Experiences in numinous zones could be extended to a variety preternatural encounters, from ghost apparitions through to Near Death Experiences and UFO abduction scenarios, but it would seem that the faeries, as an ontological taxonomic, remain a consistent, even persistent, form of entity that interact with our consensus reality. While reports of the faeries from history have often been turned into folkloric stories (frequently with a moral lesson inserted into the plot line), modern encounters, such as those from the census, usually take the form of anecdotal testimony. But the phenomenological types of faeries retain an adherence to their folkloric roots. They can receive an updated appearance, and cultural coding, but they remain recognisable as faeries. Graham Hancock has summed up what may be happening if we allow the faeries some type of metaphysical reality; from his 2005 book Supernatural:
“If we are prepared to set aside the automatic scepticism and reductionism of our age, and if we spell out the problem in plain language, then we find that we are contemplating the existence of highly intelligent discarnate entities belonging to an order of creation fundamentally different than our own… it really is almost as though the beings we are dealing with have been changing and developing alongside us for thousands of years, and that they therefore cannot simply be mass delusions, but must have a definite, independent reality outside the human brain.”
Whatever their true nature, it seems that for the faeries to make contact with humanity they require our consciousness to become loosened from its usual restraints, and to enter a numinous zone. If the model of reality affirmed by Idealism is correct, then this zone may be allowing us to access a greater Over-Mind, where exist entities that represent either a stand-alone autonomous class of their own, or perhaps aspects of the human collective consciousness (as explicated by Carl Jung), which is usually filtered out through the reducing valve of the brain. But even if this is correct, the question remains: why? What purpose are these encounters serving? And is there a meaning to it? Unfortunately, these are very big questions and beyond the scope of this present article. So, with the promise of exploring this in more detail in a future article, we’ll end with a somewhat Cosmic hypothesis, initially intimated by Terence McKenna, Rupert Sheldrake and Ralph Abraham in their 1998 book The Evolutionary Mind: Conversations on Science, Imagination & Spirit, but recently fleshed out in some more detail by Jeffrey Kripal. It opens up the possibility that the census respondents, and innumerable people before them, are tapping into a truly transcendent phenomenon when they find themselves in a numinous zone. Kripal explains it thus:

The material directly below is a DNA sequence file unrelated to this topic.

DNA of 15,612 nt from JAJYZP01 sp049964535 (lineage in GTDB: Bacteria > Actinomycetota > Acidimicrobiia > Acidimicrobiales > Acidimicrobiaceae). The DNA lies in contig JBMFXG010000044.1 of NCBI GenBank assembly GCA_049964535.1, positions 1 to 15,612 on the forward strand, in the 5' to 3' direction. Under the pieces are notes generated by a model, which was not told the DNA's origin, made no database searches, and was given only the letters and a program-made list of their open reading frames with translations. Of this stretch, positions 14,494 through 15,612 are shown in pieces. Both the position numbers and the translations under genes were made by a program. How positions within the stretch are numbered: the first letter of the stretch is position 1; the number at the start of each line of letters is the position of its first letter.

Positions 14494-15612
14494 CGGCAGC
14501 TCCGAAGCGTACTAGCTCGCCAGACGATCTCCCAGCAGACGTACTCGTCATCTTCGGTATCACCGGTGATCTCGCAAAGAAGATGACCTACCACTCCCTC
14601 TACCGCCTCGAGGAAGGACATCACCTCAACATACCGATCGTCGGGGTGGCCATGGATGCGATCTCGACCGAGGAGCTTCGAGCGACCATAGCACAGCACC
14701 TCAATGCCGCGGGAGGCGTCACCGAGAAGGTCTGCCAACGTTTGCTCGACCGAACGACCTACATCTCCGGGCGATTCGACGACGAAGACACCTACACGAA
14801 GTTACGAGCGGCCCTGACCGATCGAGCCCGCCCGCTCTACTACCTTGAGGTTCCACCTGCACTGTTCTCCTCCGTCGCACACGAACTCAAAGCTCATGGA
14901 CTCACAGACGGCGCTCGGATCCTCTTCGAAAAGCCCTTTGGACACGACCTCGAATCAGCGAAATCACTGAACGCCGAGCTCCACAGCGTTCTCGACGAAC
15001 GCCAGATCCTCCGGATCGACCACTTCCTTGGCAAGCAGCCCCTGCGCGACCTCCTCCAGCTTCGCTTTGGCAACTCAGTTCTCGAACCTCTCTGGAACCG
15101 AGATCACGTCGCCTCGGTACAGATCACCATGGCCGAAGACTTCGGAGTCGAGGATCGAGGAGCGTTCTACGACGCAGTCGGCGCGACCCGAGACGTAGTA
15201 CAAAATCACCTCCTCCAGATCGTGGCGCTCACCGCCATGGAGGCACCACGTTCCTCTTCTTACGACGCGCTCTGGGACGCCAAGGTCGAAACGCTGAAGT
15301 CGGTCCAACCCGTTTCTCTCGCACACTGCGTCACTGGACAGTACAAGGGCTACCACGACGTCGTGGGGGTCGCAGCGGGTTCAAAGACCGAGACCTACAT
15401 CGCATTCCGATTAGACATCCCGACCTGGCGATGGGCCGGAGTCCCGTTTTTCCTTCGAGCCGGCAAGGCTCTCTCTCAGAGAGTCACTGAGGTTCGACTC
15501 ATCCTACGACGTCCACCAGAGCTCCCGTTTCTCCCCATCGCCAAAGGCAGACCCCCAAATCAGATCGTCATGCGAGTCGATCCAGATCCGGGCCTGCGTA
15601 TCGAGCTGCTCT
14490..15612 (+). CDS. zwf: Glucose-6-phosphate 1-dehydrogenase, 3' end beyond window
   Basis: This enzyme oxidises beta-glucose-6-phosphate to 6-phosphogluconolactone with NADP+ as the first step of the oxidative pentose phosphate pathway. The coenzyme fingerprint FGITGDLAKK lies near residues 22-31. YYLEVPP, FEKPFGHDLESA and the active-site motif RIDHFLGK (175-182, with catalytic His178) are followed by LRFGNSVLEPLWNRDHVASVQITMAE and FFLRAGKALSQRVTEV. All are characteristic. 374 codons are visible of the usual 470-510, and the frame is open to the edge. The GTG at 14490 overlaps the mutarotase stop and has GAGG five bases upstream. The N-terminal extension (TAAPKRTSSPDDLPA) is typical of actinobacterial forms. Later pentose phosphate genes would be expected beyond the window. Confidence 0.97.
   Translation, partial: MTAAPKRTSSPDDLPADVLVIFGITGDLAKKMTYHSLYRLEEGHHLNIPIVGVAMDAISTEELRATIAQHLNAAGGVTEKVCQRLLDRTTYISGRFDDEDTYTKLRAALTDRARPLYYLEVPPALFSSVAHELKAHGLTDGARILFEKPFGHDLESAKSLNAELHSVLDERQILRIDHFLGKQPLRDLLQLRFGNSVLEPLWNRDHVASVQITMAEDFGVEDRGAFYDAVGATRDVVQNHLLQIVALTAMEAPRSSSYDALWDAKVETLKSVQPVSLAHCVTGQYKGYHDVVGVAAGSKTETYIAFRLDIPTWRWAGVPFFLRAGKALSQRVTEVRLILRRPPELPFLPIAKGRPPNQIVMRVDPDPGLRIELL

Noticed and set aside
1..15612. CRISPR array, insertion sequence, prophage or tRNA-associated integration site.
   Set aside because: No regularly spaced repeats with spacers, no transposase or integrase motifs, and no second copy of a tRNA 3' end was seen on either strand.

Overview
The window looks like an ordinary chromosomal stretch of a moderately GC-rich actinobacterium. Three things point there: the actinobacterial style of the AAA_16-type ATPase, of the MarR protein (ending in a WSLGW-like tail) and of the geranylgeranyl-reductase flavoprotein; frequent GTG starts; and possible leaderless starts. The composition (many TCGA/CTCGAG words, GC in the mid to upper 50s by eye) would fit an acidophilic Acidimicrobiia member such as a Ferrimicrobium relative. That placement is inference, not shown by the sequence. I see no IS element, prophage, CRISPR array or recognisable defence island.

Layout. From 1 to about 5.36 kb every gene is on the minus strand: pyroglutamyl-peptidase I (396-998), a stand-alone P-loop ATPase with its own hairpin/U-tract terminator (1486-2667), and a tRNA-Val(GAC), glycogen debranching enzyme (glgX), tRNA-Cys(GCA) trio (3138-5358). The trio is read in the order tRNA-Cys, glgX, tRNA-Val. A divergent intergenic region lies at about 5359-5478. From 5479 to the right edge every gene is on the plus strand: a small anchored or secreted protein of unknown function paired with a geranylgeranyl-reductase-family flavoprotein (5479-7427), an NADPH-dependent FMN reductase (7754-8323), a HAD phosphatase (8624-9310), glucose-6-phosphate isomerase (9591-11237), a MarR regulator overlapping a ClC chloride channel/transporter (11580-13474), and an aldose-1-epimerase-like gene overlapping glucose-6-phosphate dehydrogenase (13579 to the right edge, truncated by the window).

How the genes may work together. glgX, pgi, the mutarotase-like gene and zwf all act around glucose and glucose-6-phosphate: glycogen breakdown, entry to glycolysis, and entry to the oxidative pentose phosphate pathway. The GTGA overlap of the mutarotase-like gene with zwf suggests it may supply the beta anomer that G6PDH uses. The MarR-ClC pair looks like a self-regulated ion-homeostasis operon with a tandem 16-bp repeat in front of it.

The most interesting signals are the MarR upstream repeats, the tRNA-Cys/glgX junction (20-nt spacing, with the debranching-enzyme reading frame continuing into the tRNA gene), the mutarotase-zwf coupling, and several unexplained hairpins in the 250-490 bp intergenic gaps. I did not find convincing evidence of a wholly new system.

“I want to be explicit. I want to propose the idea that a rare but real form of the imagination may be what the conscious force of evolution looks like. And by ‘looks like,’ I mean two things: how the evolutionary force appears to a human mind in a particular culture; and, with a bit of a trippy twist now, how the evolutionary force itself ‘sees.’ I mean both sides of the two-way mirror. I mean both the reflecting back and seeing through. The second meaning of ‘how the evolutionary force itself sees’ shifts the conversation to new territory. That new territory involves the possibility that, in very special moments, the human imagination somehow becomes temporarily empowered, and functions not as a simple spinner of fantasies (the imaginary) but as a very special organ of cognition and translation (the symbolic), as a kind of supersense that is perceiving some entirely different, probably non-human or superhuman order of reality, but shaping that encounter into a virtual reality display in tune with the local culture: in short, a reflecting back and a seeing through at the same time.”
* A concise new article (loaded with links to detailed research) outlining how the philosophical theory of Idealism meshes with quantum mechanics can be found at: ‘Coming to Grips with the Implications of Quantum Mechanics’. It is by one of the foremost modern proponents of Idealism, Bernardo Kastrup, and the quantum physicists Henry P. Stapp and Menas C. Kafatos.
As linked at the beginning of this article, the Fairy Census can be downloaded for free at The Fairy Investigation Society’s website. It includes an introduction and explanation of the collection/editorial methodologies by Simon Young. The census was conducted between 2014-17, and there are plans afoot for a further survey. Look out for information on the website and also updates on The Fairy Investigation Society’s Facebook page.
The cover image, A.I.R., is by the preternaturally talented photographer and artist Ylenia Viola, whose artwork can be found at her website: Fairytalesneverdie. Deadbutdreaming thanks Ylenia for permission to use her images.